White Fragility

February 28, 2018

 

 

                I had never heard of “white fragility” until a student mentioned it in class…a term defined by Robin Di Angelo as “a state in which even a minimal amount of racial stress becomes intolerable, triggering a range of emotions such as anger, fear, and guilt, and behaviors such as argumentation, silence, and leaving the stress-induced situation” (54). I read the article for our Alter/Native Anthroplogy class, thinking that it had something similar to do with “white privilege” I thought that I had somewhat of a background that I was coming to the article with. Now that I look back, I am more aware that I read through the article quite disembodied from my own whiteness. The article pressed the topic further than I had been exposed to and I believe I was tuning out my own uncomfortability that is inherent when white people engage in conversations about their own position within the hierarchy of a white culture that continues to systematically discriminate and racialize people of color.  I had not realized that we were going to break out into small groups to discuss the article.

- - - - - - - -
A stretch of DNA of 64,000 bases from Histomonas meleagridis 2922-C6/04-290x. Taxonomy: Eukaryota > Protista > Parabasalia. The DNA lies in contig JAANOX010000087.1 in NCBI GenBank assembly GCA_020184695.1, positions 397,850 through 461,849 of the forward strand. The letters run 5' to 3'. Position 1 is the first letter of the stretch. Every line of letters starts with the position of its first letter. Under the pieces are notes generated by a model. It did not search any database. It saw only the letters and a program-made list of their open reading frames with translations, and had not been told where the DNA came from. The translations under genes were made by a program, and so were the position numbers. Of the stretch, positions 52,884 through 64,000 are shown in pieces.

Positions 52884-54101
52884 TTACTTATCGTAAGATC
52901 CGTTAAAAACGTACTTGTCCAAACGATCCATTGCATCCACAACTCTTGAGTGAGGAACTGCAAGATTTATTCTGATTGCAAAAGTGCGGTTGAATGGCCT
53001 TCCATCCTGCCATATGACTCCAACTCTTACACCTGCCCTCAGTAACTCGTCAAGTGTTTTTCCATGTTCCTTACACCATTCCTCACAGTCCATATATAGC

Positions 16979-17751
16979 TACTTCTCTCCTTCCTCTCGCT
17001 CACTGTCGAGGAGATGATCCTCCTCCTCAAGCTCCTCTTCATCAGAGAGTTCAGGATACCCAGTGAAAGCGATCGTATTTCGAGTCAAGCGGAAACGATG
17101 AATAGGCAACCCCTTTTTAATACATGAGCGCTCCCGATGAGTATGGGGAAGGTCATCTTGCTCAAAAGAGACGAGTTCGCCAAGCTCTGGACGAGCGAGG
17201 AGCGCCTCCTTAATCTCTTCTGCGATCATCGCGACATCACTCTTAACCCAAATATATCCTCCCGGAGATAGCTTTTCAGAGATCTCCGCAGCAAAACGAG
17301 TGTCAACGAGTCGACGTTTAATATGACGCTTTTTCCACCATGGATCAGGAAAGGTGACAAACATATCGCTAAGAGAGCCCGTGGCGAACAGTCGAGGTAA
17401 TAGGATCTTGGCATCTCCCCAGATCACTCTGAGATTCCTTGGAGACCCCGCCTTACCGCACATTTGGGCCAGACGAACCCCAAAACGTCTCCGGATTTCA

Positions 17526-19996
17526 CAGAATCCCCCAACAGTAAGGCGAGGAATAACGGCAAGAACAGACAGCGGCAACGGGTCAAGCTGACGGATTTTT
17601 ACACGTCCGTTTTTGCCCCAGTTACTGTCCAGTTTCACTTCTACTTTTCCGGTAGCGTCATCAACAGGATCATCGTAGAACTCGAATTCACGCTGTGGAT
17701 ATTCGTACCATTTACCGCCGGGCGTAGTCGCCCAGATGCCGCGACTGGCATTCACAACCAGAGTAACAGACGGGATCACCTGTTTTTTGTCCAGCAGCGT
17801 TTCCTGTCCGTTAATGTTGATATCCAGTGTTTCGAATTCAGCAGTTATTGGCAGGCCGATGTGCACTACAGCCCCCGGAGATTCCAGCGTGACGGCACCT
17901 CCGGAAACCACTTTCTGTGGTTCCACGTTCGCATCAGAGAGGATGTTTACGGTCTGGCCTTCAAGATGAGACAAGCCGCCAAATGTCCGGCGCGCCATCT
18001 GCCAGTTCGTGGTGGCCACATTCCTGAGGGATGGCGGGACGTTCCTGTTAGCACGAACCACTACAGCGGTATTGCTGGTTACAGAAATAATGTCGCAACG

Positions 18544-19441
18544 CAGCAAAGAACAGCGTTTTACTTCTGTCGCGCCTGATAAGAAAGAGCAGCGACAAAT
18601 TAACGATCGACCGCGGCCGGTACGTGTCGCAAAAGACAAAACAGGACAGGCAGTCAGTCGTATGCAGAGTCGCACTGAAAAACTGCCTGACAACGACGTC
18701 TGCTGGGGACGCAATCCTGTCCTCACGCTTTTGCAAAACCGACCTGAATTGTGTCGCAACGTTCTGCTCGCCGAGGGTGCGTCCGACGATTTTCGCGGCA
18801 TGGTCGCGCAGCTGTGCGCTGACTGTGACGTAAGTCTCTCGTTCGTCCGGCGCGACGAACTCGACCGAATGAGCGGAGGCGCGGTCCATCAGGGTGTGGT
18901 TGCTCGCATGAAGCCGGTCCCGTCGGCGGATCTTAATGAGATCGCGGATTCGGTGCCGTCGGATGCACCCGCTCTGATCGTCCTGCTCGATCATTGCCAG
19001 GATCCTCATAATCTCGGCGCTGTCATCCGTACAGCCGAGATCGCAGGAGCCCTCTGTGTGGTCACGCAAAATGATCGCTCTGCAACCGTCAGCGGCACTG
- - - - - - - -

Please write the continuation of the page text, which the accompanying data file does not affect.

Even writing now, the awkwardness about it, makes me uncomfortable. It seemed that breaking into the conversation took a little bit of time. Two white students and two student of color stepping into the discussion of “white fragility”…we took small turns sharing.  My identification as a white person in this setting made me feel self-conscious in relation to the topic. I tried to stay engaged and objective but I felt the pressure of the topic as it was directed at my whiteness, however because I didn’t want to feel or be associated with the realities of oppression, my self-protection kicked in and I said “it sucks being white…and being associated with such terrible things” or something to that affect. One of the students called me out, giving me feedback as to how my words were offensive. I tried to back pedal to explain what I meant, but it was clear I was out of touch with the reality of my peers and their experiences in a system where “white privilege” such as my own oppressed them. The selfishness and distancing that my white privilege spoke to those I had grown to care about disrupted their wellbeing, our relationship, my heart, and sense of identity. It would be a loss that is important for me to carry as a valuable reminder of the growth that I still have to attain if I am to be a person that loves and cares for people of color.  


 

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